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I have a source XML that uses a dot (".") as a decimal separator and I am parsing this on a system that uses a comma (",") as a decimal separator.

As a result, value of 0.7 gets parsed with Double.TryParse or Double.Parse as 7000000.

What are my options to parse correctly? One of them is to replace dots in source with commas with String.Replace('.', ',') but I don't think I like this very much.

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4 Answers 4

up vote 20 down vote accepted

XML standard is explicit about the formatting of dates and numbers etc. This helps to ensure that the XML is platform independent and interoperable. Take a look at using XmlConvert for xml data.

double value = XmlConvert.ToDouble(stringValue);
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This is a good recommendation as many people are unaware of the XmlConvert class. This is particularly important when working with DateTime values. –  Josh May 16 '10 at 18:18
Yes, I was unaware of this one too. Thanks! –  asgerhallas May 16 '10 at 20:58
I had no idea. Thank you. –  JefClaes Nov 2 '11 at 8:32
@Chris It gives Input string was not in correct format error. How can we keep , as a separator ? –  Vijay Balkawade Dec 12 '14 at 12:08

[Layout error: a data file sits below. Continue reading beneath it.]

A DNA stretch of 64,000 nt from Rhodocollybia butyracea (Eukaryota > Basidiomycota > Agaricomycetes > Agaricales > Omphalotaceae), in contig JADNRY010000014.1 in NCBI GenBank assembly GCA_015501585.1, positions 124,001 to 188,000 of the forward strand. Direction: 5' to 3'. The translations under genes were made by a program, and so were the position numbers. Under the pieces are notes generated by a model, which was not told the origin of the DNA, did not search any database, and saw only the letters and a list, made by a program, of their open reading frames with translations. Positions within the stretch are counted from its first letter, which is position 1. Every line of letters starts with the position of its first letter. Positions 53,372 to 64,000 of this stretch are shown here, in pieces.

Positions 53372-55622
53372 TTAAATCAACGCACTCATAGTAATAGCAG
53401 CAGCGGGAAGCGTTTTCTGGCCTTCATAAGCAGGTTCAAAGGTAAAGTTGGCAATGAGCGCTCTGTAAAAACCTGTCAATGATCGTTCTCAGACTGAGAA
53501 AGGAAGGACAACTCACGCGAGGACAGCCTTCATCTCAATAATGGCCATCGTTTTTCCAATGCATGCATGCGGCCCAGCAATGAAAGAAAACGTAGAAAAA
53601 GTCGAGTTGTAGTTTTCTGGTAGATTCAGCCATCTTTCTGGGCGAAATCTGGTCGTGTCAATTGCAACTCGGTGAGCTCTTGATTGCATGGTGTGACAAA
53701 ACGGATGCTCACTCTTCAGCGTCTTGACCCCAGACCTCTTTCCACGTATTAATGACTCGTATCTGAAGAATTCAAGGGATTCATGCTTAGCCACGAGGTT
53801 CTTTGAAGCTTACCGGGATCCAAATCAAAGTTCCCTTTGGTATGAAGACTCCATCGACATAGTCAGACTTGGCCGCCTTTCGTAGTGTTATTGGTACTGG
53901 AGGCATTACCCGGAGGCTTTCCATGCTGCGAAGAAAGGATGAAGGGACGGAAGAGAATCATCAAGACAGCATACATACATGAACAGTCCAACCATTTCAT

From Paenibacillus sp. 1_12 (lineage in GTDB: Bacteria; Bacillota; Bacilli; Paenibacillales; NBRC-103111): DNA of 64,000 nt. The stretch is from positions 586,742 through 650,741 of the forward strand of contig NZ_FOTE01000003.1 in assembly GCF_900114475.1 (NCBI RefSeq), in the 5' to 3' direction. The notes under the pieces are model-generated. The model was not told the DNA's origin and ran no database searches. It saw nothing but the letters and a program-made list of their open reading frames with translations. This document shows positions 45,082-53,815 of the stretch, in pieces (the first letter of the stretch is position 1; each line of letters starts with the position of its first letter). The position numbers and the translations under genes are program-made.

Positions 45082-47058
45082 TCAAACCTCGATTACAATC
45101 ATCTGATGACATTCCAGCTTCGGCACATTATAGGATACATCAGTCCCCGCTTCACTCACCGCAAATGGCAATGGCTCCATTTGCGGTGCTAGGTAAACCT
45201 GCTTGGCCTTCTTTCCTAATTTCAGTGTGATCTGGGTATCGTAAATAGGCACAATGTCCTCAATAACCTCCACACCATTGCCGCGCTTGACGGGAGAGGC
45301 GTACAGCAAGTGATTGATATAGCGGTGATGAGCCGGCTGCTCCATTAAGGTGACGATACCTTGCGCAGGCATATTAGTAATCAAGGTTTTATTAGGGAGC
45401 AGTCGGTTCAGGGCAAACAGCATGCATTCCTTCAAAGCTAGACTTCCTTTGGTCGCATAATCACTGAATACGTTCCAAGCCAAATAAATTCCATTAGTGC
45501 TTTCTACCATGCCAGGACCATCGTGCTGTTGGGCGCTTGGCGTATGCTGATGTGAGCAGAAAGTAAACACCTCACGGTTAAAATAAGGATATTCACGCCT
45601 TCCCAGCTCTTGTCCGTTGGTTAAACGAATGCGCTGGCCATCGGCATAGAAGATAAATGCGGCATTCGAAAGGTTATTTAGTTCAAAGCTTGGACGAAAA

This does the job:

    string test = "0.7";
    Assert.Equal(0.7, Double.Parse(test, NumberStyles.Float, CultureInfo.InvariantCulture));
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Why the downvote? –  asgerhallas May 16 '10 at 20:58
You should describe a little bit how and why this works. –  Lii Mar 4 at 8:56

double.TryParsehas an overload taking an IFormatProvider. Use a coresponding CultureInfo, in your case CultureInfo.InvariantCulture can be used.

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An example would have been appreciated, for us lazy types. –  Fueled Aug 14 '12 at 20:17

Easy way to specify custom decimal separator:

var price = "122$00";
var nfi = new NumberFormatInfo { CurrencyDecimalSeparator = "$" };
var ok = decimal.TryParse(price, NumberStyles.Currency, nfi, out result);
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